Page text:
Colorado is ranked 39th in the country for "sexiest accent."

Every now and then, the question comes up in relation to the speech tendencies of those who live in Colorado, and if we have an accent that is unique to the state. The answer is not actually a simple yes or no. Instead, Colorado is typically not associated with a specific or highly recognizable accent.

First, let’s define what an accent is versus a dialect.

A simple definition of a dialect is a manner of speaking, language, speech, and a manner of speech of a certain population or area.

An accent is a part of dialect and refers to how people pronounce certain words and phrases. Put simply, an accent is a way that different people pronounce words from the same language differently from each other.

Officially, most linguists would say that Coloradoans have an unmarked, neutral, or no accent, commonly known as Standard American English. Without a very distinctive sound in our speech that is highly recognizable or that makes people go, “Oh, you must be from Colorado!”, it is hard to say that there is a specific Colorado accent.

Experts have weighed in on the issue with a range of insights. Ted Taylor, a Ph.D. in linguistics and professor from the English Department at Colorado State University in Pueblo, says that the answer is no, but that Colorado speech is unique through dialect and vocabulary.

“The short answer is that linguists do not distinguish a Colorado accent,” he said. “Colorado speech can be distinguished by vocabulary, however.”

The language of the state has Spanish, Mexican, Native American, Western, Californian slang, Mid-western, and other influences that have impacted and shaped the way we speak and created this shared dialect. Dialects in Colorado then differ within the varying regions of the state and are influenced by the speech habits and dialects of the states surrounding us.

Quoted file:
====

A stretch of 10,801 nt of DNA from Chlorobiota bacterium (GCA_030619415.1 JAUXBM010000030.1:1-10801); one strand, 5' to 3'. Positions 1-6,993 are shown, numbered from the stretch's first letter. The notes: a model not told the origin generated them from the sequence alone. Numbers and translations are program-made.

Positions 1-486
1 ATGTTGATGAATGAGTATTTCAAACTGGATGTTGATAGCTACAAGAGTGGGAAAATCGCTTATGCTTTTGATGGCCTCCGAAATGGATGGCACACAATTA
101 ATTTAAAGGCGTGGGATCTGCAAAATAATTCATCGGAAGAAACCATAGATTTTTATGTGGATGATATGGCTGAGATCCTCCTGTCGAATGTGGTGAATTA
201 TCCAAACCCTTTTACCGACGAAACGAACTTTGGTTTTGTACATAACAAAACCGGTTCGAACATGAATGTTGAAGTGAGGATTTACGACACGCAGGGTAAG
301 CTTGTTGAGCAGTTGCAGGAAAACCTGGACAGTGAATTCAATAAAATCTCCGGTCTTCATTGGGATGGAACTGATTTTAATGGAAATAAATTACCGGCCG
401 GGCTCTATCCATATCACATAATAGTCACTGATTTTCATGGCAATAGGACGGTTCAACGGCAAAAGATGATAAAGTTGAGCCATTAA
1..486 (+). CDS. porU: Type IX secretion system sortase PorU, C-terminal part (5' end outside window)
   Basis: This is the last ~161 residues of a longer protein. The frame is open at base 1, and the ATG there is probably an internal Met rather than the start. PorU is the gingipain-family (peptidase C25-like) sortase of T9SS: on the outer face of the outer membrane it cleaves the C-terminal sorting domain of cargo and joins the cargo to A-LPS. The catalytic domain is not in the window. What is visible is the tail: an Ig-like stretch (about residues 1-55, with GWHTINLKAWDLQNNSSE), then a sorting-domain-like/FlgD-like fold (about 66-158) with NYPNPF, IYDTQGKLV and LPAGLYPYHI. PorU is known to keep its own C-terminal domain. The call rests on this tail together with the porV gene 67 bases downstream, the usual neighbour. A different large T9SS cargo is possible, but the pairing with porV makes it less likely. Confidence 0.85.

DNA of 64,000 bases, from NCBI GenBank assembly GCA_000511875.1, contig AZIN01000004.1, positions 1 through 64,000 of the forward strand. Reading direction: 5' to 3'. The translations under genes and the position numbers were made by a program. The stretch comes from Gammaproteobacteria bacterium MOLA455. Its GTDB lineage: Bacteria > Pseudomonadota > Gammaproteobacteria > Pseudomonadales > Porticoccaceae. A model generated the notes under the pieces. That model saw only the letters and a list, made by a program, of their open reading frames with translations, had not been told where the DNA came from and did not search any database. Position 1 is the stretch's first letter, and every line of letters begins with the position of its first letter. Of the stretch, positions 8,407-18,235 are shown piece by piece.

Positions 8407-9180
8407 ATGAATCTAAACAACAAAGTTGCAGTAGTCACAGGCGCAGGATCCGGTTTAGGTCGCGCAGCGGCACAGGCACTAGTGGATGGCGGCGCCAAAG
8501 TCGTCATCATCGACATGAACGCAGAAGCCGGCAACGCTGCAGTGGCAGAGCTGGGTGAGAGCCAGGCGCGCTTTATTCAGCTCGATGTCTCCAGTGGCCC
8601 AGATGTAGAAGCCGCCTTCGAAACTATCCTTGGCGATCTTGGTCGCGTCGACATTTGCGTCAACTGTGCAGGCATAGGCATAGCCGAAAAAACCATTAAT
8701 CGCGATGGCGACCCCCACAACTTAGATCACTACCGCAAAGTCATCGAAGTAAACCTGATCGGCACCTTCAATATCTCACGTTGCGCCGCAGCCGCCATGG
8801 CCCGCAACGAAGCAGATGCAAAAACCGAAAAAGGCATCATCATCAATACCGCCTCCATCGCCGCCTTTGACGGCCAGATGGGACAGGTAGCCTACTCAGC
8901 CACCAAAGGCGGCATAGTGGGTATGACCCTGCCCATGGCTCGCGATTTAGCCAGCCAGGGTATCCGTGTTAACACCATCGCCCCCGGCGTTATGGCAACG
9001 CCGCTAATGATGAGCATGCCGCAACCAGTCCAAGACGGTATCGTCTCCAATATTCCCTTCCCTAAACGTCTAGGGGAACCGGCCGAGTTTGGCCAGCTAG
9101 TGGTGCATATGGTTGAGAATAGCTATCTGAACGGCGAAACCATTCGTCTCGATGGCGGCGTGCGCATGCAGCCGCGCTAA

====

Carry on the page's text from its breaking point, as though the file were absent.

According to Taylor, this is how language works, and different dialects are influenced and then changed, constantly evolving.

“Language changes spontaneously all the time. It changes with different places. A change in one place isn’t necessarily happening in another, especially if there are geographical and cultural differences," Taylor said.

If you take a minute to stop and listen to the accents, dialects, and language habits of those around us, you will start to notice some things that are unique to our state.

Take the word, Colorado, for example; those who have lived in the state most of their lives pronounce it "Color-ad-o", with a “rad” sound, whereas those from outside of the state often say "Color-od-o," making a “rod” sound in the middle. Other pronunciations you will hear around the state include “Col-uh-ray-doh”, “Col-uh-rad-uh”, and “Coh-loh-rad-o”.

Another commonly present pronunciation in those local to Colorado is the word coyote, which many locals pronounce “ky-oat” with two syllables rather than three.

Coloradoans, in general, tend to pronounce words with an “a” sound as an “ah”, which has a Spanish influence.

There are many other speech variances within the state, like the town Pueblo can be heard as “Puebla”, “Pee-eblo”, or “Pea-eb-low”, among other pronunciations. The Poudre River is the “Poo-der”; Buena Vista can be "Beau-knee”, "Byoo-nah Vis-tah”, or “Bew-na Vista”; Iliff is said "Eye-liff”; Louisville is “Lou-is-ville”.

A poll by Big Seven ranked the top 50 sexiest accents in the United States, and Colorado made number 39 on the list. Here's what they had to say about the Colorado accent: “Coloradans don’t have a distinctive sound, but there’s definitely an accent here, despite what some people might say. It’s recently been influenced by the Californian vowel shift, yet still holds on to dropping the ‘t’s, so mountains becomes ‘moun’uns’.”

Everyone has a personal way they say things, so we all have an accent of some sort, but it may not be recognizable until we are outside of our dominant culture. With such a wide range of people here in Colorado, we have a mixing pot of accents and dialects, some of the speech habits and mannerisms of surrounding states creep into our language in those areas.

What about you, do you think there is an accent specific to Colorado? Have you ever been asked where you are from based on how you say a specific word or phrase? Do you notice any spoken trends or mannerisms we have here that are unique to the state? Let us know in the comments below.

Also, be sure to check out our guide of Colorado lingo—it's the ultimate list of terminology that's specific to The Centennial State!